NOTE: author Karl Meyer was the idea-creator and author of the beer brand Shortnose Stout. He neither requested or received any compensation or recognition for his work, which was solely aimed at getting important information to the public.

DON’T SHORT-SELL NEW ENGLAND’S GREAT RIVER

Posted by on 17 Mar 2017 | Tagged as: Alex Haro, American Whitewater, Andrew Fisk, Bob Nasdor, Caleb Slater, Connecticut River ecosystem, Connecticut River migratory fisheries restoration, Connecticut River Watershed Council, CRWC, Dr. Boyd Kynard, ecosystem, Endangered Species Act, ESA, Federal Energy Regulatory Commission, federally-endangered Connecticut River shortnose sturgeon, federally-endangered shortnose sturgeon, FERC, FERC licensing process, FirstLight, Holyoke Gas & Electric, John Warner, MA Division of Fish and Wildlife, National Marine Fisheries Service, National Marine Fisheries Service, NMFS, NOAA, Northfield Mountain Pumped Storage Station, PSP Investments, public trust, Relicensing, Sean McDermott, Society of Environmental Journalists, The Nature Conservancy, Turners Falls, Turners Falls dam, US Fish & Wildlife Service, US Geological Survey

(Note: the following piece appeared in The Recorder, www.recorder.com, on March 11, 2017 under the heading: “Who will protect Connecticut River?”)

DON’T SHORT-SELL NEW ENGLAND’S GREAT RIVER

Copyright © 2017 by Karl Meyer

Canadian investors are looking to purchase the Connecticut River for a few decades, cheap and quick. Canada’s Public Sector Pension Investment Board bought up the Northfield Mountain Pumped Storage Station and Turners Falls hydro complex last year as part of PSP Investments. Their New England power play comes in the middle of the 5-year relicensing process for both facilities. That Federal Energy Regulatory Commission process will decide future conditions impacting this four-state ecosystem for decades.

The long-failed Cabot Station Fish Ladder on the Connecticut and competing flows flushing down the Turners Falls Power Canal’s Emergency Spillway. (Note:CLICK, THEN CLICK AGAIN TO ENLARGE.)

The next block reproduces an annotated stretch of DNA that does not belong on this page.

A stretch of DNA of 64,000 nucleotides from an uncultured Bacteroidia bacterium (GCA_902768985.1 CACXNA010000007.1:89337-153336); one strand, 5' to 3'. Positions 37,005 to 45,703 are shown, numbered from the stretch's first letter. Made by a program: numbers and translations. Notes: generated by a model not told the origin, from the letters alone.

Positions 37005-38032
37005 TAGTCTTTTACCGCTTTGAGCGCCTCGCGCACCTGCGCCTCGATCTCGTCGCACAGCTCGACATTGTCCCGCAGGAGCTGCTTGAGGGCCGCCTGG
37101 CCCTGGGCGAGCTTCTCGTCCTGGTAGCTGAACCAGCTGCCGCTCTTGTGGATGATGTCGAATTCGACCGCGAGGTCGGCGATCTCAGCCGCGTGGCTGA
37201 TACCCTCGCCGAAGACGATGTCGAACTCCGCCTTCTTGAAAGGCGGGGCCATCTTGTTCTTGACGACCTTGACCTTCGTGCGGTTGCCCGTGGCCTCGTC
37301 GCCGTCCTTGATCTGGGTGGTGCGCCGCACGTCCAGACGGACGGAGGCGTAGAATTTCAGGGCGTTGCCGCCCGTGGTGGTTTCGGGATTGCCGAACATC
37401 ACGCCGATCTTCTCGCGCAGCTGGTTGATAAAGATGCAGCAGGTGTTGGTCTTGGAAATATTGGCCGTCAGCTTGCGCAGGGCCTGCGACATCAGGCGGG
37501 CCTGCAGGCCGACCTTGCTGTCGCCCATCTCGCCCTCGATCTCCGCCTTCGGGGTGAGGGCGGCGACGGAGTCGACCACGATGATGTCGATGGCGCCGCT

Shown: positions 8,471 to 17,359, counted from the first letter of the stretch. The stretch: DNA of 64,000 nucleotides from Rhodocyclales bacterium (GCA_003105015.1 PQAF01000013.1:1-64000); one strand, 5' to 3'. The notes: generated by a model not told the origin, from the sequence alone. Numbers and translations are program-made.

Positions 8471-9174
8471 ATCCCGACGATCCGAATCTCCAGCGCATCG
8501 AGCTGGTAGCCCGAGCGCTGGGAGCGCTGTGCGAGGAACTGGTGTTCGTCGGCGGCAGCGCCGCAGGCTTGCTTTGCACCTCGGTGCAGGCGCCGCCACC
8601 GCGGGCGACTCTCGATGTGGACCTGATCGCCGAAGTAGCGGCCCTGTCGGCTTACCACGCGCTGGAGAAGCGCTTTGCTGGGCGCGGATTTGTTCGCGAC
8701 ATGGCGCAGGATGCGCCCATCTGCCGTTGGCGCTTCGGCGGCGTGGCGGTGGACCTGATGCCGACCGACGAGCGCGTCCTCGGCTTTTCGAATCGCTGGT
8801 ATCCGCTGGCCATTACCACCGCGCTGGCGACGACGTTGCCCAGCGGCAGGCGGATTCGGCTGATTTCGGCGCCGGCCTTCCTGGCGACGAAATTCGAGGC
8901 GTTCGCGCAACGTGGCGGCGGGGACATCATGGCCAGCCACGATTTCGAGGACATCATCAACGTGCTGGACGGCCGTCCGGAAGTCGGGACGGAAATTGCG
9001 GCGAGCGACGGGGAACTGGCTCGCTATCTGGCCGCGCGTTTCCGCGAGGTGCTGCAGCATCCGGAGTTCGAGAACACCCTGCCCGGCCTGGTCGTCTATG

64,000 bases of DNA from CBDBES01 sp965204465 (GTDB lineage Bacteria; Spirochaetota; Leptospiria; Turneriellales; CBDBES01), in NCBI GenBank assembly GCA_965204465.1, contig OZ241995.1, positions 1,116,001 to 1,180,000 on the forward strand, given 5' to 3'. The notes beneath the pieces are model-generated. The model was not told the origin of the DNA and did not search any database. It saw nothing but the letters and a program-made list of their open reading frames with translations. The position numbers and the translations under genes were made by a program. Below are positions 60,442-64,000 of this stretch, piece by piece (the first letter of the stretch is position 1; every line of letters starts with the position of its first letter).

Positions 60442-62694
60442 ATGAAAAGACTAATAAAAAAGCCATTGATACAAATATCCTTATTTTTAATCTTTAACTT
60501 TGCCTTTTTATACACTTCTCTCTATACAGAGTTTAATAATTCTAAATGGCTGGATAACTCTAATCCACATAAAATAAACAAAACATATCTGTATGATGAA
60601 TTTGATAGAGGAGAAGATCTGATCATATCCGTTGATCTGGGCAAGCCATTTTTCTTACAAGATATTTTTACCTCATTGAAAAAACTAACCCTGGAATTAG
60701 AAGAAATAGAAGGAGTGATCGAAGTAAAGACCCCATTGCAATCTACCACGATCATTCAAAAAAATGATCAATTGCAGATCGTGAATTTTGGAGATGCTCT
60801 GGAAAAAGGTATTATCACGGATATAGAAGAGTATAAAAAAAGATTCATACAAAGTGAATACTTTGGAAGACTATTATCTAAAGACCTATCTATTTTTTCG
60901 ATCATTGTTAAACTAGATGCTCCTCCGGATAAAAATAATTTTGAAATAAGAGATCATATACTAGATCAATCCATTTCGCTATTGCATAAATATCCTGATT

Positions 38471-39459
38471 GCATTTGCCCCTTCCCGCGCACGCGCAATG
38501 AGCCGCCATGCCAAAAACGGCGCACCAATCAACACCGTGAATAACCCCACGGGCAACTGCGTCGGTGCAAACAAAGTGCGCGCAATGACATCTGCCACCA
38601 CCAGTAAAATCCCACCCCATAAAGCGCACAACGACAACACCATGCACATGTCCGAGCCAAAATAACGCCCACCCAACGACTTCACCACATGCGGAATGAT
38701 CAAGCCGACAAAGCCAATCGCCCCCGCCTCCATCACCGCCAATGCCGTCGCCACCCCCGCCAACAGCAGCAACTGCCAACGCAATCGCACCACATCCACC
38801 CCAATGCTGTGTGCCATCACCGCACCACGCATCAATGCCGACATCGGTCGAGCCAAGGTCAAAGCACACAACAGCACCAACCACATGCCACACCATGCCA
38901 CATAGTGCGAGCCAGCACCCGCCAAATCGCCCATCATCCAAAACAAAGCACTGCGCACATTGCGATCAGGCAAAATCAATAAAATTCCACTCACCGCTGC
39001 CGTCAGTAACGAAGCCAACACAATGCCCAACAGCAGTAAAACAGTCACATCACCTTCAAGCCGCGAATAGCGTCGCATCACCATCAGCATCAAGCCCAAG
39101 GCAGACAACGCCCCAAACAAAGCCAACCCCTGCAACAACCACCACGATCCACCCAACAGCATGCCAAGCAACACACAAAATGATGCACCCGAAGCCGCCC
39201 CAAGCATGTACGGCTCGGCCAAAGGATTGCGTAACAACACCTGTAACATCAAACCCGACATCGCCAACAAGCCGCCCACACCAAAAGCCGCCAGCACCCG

Thus, PSP may soon hold sway over what’s long been the most desolate 10-mile stretch of the entire Connecticut. It includes 2.1 miles of riverbed sitting empty for months at a time below Turners Falls Dam. It also includes the reach where, nearly 20 years back, federal fisheries expert Dr. Boyd Kynard found his boat being yanked backward—the Connecticut pulled into reverse by the suction of the Northfield Mountain Pumped Storage Station while he was drifting for bass a mile downstream near the French King Bridge. Looked at fully, it encompasses the entire reach where a 50 year federal migratory fisheries restoration program has long foundered.

On March 7th, after four years of meetings, thousands of pages of reports–and with volumes of study information incomplete and disputed, owners of these FirstLight-branded facilities are hoping select interests agree to take licensing talks underground. They’ll be fishing for backroom deals at a Boston area hotel well before this process has had a full public vetting. FL wants to take this little party private, fast. They’re asking invitees to agree to an embargo on public information about settlement talks, positions and decisions.

The key phrase in their invitation reads: “Because this meeting is intended to initiate confidential settlement discussions, it will not be open to the press or general public.” That’s FirstLight’s Director of Massachusetts Hydro Gus Bakas. His selected invitees include the National Oceanographic and Atmospheric Administration(Sean McDermott), US Fish & Wildlife Service(John Warner), US Geological Survey(Alex Haro), MA Fish & Wildlife(Caleb Slater), towns including Erving, Gill, Northfield, Montague, the Franklin Regional Council of Governments, The Nature Conservancy(Katie Kennedy), the Connecticut River Watershed Council(Andrew Fisk), and American Whitewater(Bob Nasdor).

That FirstLight stipulation is part of the quick-bait to get stakeholders thinking the time is right to cut deals. Sign-up, shut up; then we’ll talk. Cash out with what you can get for your agency, town, non-profit; or your fun-time rafting interests. Promises from this venture capitalist firm–in what’s become an ownership merry-go-round for these facilities, will surely all come true.